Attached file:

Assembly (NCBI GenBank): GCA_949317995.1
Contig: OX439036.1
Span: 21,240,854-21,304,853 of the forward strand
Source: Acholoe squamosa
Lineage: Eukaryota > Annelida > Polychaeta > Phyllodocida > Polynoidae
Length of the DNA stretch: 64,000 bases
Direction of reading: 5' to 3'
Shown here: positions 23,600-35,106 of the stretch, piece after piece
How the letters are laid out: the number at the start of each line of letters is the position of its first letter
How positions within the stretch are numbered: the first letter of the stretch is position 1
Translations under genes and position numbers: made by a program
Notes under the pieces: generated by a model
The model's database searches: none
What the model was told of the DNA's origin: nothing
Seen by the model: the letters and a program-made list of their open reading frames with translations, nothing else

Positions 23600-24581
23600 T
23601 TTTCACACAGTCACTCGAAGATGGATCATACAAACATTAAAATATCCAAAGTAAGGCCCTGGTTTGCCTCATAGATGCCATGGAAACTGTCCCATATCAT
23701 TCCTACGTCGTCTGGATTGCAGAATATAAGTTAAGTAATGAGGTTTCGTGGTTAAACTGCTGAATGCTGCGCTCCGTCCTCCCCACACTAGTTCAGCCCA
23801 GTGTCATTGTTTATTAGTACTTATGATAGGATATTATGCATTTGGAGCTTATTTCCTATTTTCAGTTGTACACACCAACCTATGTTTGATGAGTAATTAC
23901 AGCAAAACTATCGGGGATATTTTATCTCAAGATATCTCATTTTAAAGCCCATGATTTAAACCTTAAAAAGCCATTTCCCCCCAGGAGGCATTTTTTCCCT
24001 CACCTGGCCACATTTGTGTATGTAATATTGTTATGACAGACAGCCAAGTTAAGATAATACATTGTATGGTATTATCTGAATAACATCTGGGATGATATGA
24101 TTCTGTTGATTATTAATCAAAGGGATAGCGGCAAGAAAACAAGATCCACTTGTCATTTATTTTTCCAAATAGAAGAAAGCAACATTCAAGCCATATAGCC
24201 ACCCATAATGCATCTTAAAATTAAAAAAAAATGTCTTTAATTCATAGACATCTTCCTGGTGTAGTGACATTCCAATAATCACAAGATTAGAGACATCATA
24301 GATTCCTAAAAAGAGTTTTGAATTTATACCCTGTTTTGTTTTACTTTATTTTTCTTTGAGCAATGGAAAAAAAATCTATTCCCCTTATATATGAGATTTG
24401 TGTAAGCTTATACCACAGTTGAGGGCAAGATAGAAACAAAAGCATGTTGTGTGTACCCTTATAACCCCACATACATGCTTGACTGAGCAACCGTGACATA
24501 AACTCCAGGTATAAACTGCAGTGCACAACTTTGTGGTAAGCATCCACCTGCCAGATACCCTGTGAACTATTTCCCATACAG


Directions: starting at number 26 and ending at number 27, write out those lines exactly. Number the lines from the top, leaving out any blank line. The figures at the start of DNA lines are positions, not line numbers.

24401 TGTAAGCTTATACCACAGTTGAGGGCAAGATAGAAACAAAAGCATGTTGTGTGTACCCTTATAACCCCACATACATGCTTGACTGAGCAACCGTGACATA
24501 AACTCCAGGTATAAACTGCAGTGCACAACTTTGTGGTAAGCATCCACCTGCCAGATACCCTGTGAACTATTTCCCATACAG